The staircase cascades down to the platform like a black waterfall of steel and rivets. At the foot stand three porters wearing thin cotton jackets, no match for the stabbing cold that has tormented New York since Christmas. The last passengers of the southbound Dixie Flyer have boarded, men in long wool coats and ladies garbed in fur, headed off for pleasant weather elsewhere. The porters have loaded their considerable luggage, leather bags neatly packed with golfing britches, tennis togs, and foulard dresses, something for every occasion on their holidays in Hot Springs and Palm Beach.
“White folks be headed south,” says one porter in a rich baritone, “and black folks be headed north.” Heads bob in easy agreement; coins jangle restlessly in deep pockets, the tips garnered for loading the suitcases of the well-to-do. They’ve all made more in an hour at Pennsylvania Station than a sharecropper makes in a week.
Steel columns reach up to cambered arches that support the lattice of windows in the glass ceiling high above. Some days it seems like the arches hold up heaven itself, the way shafts of light shine down. But not today. The sun has disappeared, and as soon as this train departs, the porters will disappear too, back to a small room beneath the stairs where they can pretend to be warm for a few minutes, before the arrival of the 83 at 1:06.
A whistle sounds, shrieking through the station. “All aboard!” a conductor shouts, beefy hand cupped to mouth, eyes red and watery. Suddenly, bounding down the steel stairs comes a ticket clerk, spectacles pinched to a thin nose and in danger of flying off as he waves his arms wildly trying to get the conductor’s attention. “Wait, now! Hold the train! Hold the train!”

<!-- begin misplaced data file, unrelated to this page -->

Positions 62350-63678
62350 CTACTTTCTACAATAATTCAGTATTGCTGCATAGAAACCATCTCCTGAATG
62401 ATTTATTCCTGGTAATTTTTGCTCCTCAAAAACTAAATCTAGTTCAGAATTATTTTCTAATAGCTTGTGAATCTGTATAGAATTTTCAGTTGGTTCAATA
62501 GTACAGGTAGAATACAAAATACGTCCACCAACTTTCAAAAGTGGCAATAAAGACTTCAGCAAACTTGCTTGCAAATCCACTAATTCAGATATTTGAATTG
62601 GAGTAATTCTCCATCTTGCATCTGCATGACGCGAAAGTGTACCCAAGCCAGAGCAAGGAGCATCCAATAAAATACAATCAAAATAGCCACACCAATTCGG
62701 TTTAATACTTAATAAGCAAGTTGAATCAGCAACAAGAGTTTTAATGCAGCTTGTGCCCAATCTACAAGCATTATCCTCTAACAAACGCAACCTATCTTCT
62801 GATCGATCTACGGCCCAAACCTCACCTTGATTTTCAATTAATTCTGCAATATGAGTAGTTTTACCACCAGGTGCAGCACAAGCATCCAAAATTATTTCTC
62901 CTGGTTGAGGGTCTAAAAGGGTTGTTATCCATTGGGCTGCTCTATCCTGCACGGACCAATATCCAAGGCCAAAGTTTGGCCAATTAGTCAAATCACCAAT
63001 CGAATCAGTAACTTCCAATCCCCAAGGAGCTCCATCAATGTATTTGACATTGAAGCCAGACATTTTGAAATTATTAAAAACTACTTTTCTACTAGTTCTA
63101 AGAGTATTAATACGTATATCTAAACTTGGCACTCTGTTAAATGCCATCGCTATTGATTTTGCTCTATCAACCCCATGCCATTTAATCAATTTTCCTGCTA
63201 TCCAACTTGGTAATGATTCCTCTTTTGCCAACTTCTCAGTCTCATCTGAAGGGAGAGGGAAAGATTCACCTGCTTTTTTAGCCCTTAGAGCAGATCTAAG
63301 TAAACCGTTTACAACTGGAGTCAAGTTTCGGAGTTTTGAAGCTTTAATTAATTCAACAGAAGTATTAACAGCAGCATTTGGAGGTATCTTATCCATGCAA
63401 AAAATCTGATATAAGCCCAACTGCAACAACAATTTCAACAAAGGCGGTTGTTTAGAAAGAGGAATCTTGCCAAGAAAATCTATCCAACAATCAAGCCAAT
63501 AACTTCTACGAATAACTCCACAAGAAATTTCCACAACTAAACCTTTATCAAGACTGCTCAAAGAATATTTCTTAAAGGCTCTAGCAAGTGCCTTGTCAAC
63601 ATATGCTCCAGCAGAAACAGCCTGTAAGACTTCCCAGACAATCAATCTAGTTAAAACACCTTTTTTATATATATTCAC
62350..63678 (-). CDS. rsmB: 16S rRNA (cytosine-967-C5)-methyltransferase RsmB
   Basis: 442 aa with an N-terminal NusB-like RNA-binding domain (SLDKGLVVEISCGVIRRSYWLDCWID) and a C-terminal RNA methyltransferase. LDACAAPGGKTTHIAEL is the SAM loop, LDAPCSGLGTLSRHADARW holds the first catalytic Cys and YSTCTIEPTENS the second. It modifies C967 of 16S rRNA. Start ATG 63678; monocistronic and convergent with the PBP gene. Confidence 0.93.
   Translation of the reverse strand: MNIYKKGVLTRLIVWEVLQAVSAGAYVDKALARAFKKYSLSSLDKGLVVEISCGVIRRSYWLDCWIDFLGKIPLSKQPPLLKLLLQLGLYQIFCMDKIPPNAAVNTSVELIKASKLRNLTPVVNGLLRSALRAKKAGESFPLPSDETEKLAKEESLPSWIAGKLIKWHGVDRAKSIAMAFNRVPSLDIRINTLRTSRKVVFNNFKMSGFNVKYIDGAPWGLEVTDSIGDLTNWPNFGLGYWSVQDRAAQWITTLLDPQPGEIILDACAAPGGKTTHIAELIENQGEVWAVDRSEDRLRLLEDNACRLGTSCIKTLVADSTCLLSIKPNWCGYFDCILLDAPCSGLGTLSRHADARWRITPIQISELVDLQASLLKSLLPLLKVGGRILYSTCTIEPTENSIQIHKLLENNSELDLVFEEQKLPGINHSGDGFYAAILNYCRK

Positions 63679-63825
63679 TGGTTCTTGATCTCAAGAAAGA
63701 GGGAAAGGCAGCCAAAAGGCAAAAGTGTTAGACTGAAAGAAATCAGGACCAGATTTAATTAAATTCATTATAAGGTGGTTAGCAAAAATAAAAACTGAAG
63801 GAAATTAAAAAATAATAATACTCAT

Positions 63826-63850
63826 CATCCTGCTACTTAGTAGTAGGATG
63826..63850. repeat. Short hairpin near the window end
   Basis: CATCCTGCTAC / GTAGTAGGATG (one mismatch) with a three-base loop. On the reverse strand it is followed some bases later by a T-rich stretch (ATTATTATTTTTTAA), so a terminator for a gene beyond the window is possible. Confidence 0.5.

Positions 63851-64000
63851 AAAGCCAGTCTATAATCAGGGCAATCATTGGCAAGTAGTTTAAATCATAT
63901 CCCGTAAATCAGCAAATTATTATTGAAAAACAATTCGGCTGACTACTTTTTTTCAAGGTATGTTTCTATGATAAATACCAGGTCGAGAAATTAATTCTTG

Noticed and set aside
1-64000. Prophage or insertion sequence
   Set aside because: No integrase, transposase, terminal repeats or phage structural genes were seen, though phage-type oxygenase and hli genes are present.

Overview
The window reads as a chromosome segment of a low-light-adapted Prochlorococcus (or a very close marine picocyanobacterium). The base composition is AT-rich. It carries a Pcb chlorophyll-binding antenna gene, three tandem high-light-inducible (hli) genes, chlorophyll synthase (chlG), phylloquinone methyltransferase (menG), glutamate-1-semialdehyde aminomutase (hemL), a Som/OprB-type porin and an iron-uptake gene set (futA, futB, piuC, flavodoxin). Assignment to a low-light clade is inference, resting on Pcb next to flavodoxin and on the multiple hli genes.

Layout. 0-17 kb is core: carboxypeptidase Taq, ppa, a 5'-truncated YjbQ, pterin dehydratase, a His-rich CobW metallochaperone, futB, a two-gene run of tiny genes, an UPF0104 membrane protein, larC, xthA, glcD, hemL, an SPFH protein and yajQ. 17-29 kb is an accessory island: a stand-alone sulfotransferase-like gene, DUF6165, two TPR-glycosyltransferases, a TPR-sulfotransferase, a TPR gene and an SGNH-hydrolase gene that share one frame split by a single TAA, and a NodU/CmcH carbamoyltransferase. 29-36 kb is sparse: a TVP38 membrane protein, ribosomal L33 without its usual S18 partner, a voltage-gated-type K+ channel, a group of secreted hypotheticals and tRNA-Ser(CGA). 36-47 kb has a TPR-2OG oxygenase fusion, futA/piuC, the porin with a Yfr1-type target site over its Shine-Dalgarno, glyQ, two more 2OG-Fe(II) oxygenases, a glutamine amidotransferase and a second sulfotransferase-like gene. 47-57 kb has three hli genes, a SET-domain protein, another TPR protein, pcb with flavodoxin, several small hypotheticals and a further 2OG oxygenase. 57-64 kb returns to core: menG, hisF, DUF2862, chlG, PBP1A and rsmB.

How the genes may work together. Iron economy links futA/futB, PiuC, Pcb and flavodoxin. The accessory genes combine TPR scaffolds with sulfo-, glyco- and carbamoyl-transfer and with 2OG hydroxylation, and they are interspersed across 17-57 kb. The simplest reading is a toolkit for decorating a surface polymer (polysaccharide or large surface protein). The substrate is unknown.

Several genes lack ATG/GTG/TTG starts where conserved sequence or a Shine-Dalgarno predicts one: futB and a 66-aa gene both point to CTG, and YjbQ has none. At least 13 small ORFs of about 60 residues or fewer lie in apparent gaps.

Somebody important must be on the Dixie Flyer, the porters decide, curious now as the spectacle unfolds. A few seconds later they see a huge man appear at the head of the stairs, surveying the platform below as a lord would his minions. He begins his descent at a leisurely pace, obviously in no hurry. He knows the world will wait for him, so there’s no reason to rush. He walks with a cocksure swagger, a great garish blue coat pulled tight against his massive chest. The wind has whisked a curly frock of black hair onto his forehead, giving the man a boyish look, the disheveled appearance of an untamed lad forced to put on his Sunday best. Behind him trails another hapless porter, struggling to carry the man’s mountain of luggage, including a set of brand-new golf clubs. At the foot of the stairs some sportswriters catch the big man, who stops and allows a photographer to snap off some shots, the bulb popping loudly like a small gun.
“Hey, Babe!” a reporter shouts. “How much you tipping the scales these days?”
“Counting my pecker?” The big man snickers, then reaches into his blue coat and pulls out a cigar. “Boys, I’ve never felt better in my life.” He pauses, lights his stogie, and immediately falls into a fit of coughing, which reddens his face. “The Yankees don’t pay me to model no swimming trunks. Hey kid!”